Imagine — instead of paying $300 a month for a vehicle you rarely use, you switch to a shared model and pay $21 for that same month. The savings are that dramatic.
Because Mr. Hilmer was able to show real numbers to the department heads, he convinced them to move the vehicles into a pool. That's how significant the cost savings are.
The Value of Shared Fleets
Shared fleets are a great way to accommodate the gradual return of those who may have been telecommuting or working remotely back to the office.
Let’s say someone had an assigned vehicle but after the last year that assigned vehicle was sold off or reassigned because that individual was working remotely. When that worker comes back to the central office, you might consider going back to a one-to-one driver-to-vehicle ratio for every worker that comes back.
Chances are, however, that the job function has changed enough that that vehicle won't be used every day. A shared vehicle is perfect for that scenario.
It's very common for a shared fleet to have a ratio of 10 drivers to one vehicle. The demand for vehicles almost never lines up at the same time. Today, you probably only need one vehicle to fulfill the transportation requirements for every 10 remote workers that return to the office.
The city of Stanford, Connecticut, is another example of incredible savings from sharing vehicles.
The city of Stanford had 80 vehicles in its government center location. A new fleet manager noticed that there were extra vehicles in the parking lot constantly. Yet the departments to which those vehicles were all assigned would routinely say that they needed additional vehicles.
He moved 80 vehicles into a centralized pool and assured the departments that they would always have ready access to them. They had a self-service kiosk and drivers could access the vehicles 24/7. He assured them that he would watch the usage metrics to ensure that no one would run out of vehicles.
The fleet manager immediately took 20 to 30 vehicles out of that pool with no impact whatsoever to the drivers. He continued to monitor usage and was able to take that fleet down from 80 vehicles to fewer than 20.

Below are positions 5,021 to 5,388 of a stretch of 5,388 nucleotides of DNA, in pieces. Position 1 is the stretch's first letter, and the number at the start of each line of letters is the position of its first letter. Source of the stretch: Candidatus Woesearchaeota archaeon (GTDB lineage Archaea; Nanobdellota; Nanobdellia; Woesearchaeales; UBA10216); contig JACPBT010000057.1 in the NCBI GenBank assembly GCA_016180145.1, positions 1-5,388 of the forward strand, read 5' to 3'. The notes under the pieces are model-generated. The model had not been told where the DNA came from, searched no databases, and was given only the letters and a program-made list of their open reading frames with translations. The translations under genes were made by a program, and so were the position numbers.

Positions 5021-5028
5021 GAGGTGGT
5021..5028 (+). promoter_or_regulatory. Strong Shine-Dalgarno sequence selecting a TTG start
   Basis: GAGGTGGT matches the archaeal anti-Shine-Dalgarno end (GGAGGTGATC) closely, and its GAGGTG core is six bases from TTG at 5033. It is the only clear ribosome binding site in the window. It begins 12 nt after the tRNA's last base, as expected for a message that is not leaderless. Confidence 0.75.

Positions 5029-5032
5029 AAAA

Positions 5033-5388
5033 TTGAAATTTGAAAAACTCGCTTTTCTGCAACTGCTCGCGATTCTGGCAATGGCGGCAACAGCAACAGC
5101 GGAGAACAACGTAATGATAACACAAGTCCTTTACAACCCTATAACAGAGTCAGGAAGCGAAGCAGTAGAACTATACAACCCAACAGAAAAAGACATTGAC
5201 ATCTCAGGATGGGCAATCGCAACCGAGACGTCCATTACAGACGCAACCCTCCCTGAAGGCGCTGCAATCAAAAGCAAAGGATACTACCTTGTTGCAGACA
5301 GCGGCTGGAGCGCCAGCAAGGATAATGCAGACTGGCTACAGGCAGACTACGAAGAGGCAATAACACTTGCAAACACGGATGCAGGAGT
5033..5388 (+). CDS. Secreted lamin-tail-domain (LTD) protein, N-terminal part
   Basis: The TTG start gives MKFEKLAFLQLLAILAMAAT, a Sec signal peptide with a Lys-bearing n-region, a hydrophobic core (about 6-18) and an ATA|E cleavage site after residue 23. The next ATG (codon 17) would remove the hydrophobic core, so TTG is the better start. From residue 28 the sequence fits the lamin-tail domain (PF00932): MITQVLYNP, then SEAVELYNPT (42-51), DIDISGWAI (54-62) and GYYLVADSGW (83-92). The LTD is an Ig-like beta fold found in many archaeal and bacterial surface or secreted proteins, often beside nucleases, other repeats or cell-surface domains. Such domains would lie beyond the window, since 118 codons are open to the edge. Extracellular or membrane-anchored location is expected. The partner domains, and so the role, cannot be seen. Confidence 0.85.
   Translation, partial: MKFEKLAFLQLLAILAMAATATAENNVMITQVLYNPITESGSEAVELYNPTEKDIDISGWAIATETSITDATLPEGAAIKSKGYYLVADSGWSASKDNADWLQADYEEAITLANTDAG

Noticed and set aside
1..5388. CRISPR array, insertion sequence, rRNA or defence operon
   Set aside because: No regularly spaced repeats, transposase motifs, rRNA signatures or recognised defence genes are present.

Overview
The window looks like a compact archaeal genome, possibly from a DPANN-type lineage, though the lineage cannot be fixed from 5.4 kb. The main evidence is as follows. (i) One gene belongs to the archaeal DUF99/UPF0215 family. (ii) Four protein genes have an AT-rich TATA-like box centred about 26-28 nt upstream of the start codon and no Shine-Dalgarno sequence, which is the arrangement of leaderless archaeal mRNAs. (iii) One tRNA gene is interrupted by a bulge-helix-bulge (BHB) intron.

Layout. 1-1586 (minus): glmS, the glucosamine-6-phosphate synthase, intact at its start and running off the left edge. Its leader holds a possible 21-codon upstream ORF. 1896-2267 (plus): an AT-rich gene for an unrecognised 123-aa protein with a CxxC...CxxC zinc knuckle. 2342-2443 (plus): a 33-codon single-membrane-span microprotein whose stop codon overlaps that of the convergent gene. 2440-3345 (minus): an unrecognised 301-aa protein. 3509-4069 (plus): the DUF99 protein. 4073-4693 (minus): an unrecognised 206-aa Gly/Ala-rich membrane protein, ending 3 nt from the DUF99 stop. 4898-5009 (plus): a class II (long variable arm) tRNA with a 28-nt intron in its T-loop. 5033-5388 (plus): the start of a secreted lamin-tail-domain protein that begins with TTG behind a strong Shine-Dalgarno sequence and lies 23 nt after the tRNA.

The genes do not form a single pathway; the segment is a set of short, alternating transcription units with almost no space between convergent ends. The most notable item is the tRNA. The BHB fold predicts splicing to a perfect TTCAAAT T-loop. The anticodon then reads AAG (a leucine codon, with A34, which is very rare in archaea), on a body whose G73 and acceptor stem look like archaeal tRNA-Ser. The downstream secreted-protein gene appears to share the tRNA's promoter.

Again, even though the fleet manager eliminated 60 vehicles, no drivers were impacted. That’s the beauty of fleet services.
The savings from sharing vehicles instead of assigning them to departments are tremendous. This fleet manager saved millions of dollars on a fleet of just 80 vehicles at a government center location.
Forsyth County is another great story of the savings available through vehicle sharing.
During the financial crisis of 2008-2009, the Forsyth County executive told the fleet manager that the upcoming year’s budget had been cut by $300,000.
How would they manage? Vehicle sharing was the answer.
They removed the assigned vehicles from the departments across the county and implemented four automated vehicle sharing kiosks. By implementing fleet services and vehicle sharing, Forsyth County was able to save in excess of $300,000 in that first year.
Further, every dollar that they removed from the fleet budget in 2008 and 2009 is a dollar that they didn't have to spend in 2010 and 2011.
To this day, Forsyth County saves about $4,000 annually for every vehicle that they eliminated back in 2008. And they still are providing every driver that needs a vehicle ready access to a vehicle 24/7. This is a simple and common example among many — what will the cost savings be in your organization?
To learn more about how fleet services are changing in government, check our Getting Started Guide on Fleet Services & Automation. To request a demo, click this link.